Real Estate Roundup is a weekly rundown of developments in the world of industrial real estate used for logistics and transportation. This week: Saia uses new terminals for sales growth; USA Truck hopes to lower repair costs; orange juice hauler expands to Georgia
Several carriers across the U.S. continue to renovate or construct new terminals for a variety of reasons, including expansion into new geographic markets and to lower repair expenses.
Saia Inc. has been one of the most aggressive in real estate expansion. The Johns Creek, Georgia-based less-than-truckload (LTL) carrier has opened 18 terminals since May 2017, many as part of its first push into the Northeast. New sites include sites in Erie, Pennsylvania as well as Albany and Buffalo, New York. The expansion generated a 54% increase in total doors in the Northeast – from 296 at the end of 2017 to 457 at the end of 2018.
“Every time we open a new terminal in an existing market, we have the opportunity to improve service standards for existing customers and we also get closer to potential customers,” President Fritz Holzgrefe said during an Oct. 30 conference call.
Old Dominion Freight Line, headquartered in Thomasville, North Carolina, is eyeballing about three dozen locations as sites for new or upgraded terminals, Chief Financial Officer Adam Satterfield said during an Oct. 24 call.
“We’re certainly building out and investing in our service center footprint to ensure that we have capacity that’s willing and ready… when there is a positive inflection in the economy,” Satterfield said. “We’ve got a target of about 40 services centers or places that we think we need to add service centers.”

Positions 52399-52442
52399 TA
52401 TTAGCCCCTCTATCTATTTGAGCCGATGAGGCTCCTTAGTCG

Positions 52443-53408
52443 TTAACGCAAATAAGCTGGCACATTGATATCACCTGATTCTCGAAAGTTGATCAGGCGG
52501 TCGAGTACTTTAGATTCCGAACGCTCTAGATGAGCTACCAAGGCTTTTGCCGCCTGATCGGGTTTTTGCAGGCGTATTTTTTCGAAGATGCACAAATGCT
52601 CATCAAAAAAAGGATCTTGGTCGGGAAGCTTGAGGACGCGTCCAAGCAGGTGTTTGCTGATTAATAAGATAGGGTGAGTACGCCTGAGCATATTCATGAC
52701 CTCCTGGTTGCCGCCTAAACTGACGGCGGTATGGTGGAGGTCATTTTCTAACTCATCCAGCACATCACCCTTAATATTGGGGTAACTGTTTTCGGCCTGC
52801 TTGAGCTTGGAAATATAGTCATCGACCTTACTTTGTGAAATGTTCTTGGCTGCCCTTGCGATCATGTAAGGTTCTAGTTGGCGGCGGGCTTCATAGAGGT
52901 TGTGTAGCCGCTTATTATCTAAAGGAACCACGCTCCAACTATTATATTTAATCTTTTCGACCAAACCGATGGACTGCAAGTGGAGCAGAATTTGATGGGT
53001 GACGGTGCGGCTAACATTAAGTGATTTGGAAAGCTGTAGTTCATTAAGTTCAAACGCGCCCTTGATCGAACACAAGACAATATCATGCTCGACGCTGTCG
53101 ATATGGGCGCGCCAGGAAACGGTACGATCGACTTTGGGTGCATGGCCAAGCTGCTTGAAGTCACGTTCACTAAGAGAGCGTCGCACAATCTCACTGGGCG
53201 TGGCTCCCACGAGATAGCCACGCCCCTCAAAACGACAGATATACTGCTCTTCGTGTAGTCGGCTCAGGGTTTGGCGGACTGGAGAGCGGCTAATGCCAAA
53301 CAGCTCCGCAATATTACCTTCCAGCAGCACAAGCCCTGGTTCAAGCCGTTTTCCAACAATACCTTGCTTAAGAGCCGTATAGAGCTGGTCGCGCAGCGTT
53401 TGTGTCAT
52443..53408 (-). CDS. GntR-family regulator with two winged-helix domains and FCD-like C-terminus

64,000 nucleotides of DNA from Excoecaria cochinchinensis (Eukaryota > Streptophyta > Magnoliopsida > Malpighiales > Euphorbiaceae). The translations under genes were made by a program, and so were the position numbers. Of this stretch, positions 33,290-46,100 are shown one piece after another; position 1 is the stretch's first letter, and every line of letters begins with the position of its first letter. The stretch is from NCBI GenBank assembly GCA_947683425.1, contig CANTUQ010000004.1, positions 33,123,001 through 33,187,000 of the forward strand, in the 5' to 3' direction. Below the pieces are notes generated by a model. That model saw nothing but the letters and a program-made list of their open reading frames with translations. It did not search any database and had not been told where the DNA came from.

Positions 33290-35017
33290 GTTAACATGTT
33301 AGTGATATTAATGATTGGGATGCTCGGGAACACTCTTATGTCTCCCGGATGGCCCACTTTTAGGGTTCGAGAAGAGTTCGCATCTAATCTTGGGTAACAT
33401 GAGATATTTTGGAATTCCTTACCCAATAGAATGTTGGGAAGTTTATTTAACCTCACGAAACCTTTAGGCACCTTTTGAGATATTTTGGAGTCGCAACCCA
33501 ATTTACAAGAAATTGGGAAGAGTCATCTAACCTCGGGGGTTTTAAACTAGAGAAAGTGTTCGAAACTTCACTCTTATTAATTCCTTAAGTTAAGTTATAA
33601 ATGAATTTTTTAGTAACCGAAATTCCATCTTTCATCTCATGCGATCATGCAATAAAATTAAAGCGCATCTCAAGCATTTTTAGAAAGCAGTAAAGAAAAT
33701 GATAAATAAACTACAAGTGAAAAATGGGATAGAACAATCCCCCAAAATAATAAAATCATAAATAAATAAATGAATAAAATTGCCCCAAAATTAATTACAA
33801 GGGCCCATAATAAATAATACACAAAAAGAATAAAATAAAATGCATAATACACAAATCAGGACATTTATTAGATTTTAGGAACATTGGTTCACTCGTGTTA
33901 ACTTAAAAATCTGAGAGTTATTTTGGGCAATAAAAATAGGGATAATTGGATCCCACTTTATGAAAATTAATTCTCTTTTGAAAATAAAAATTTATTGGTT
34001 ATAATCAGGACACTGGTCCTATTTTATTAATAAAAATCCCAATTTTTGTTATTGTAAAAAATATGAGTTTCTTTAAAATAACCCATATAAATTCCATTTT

USA Truck recently signed a lease agreement for a terminal in Carlisle, Pennsylvania, its first facility in the state. After the Van Buren, Arkansas-based company reported a loss in the third quarter, it outlined several strategies to improve financial operations, including terminal expansion.
“We are expanding our terminal footprint and decreasing our dependence on outside repairs in high-volume locations,” CEO James Reed said during a July 26 conference call with investors. USA Truck also recently opened or renovated terminals in Atlanta and South Holland, Illinois.
Smaller carriers are also expanding through real estate. The privately held Indian River Transport, headquartered in Winter Haven, Florida, is a tank carrier that specializes in distributing orange juice. It is building a terminal on Interstate 75 near Cordele, Georgia, according to the Cordele Dispatch. Indian River plans to hire 125 workers for the facility, which will be the company’s seventh U.S. terminal. The terminal will be located near a state-operated inland port that provides direct rail access to the Georgia Ports Authority in Savannah.
And the LTL carrier Central Transport, based in Warren, Michigan, is upgrading its 12-acre site on Moreland Avenue in DeKalb County, Georgia, one of its Atlanta-area terminals, by replacing a gravel parking lot with new paving.